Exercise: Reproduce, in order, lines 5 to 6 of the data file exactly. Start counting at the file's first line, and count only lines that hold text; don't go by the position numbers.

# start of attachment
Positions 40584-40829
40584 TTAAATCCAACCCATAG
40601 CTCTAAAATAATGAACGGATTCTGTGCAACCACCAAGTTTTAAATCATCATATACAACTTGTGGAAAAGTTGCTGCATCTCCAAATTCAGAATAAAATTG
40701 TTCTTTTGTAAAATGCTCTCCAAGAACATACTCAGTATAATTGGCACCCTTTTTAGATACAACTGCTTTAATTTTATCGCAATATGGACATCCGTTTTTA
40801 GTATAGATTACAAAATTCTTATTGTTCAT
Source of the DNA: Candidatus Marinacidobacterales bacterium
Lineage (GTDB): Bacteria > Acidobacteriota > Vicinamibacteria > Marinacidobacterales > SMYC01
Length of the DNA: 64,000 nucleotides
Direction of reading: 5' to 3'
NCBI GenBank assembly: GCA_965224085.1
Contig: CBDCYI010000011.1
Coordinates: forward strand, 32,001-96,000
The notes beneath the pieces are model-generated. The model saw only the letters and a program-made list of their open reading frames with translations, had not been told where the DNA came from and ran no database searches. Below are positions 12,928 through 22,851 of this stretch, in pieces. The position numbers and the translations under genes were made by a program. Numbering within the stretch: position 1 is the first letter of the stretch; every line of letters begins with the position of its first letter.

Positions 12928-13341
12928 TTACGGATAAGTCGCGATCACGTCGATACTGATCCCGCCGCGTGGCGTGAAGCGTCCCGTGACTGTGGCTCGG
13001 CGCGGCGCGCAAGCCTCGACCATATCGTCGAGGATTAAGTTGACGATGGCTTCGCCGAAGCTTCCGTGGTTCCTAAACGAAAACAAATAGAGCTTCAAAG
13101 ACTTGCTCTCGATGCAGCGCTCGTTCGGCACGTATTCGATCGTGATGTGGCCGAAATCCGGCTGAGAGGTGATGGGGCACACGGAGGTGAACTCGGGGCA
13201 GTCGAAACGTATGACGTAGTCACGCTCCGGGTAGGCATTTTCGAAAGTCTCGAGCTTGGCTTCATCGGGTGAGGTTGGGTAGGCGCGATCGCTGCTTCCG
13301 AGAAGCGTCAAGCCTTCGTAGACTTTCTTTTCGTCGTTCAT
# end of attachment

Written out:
40801 GTATAGATTACAAAATTCTTATTGTTCAT
Source of the DNA: Candidatus Marinacidobacterales bacterium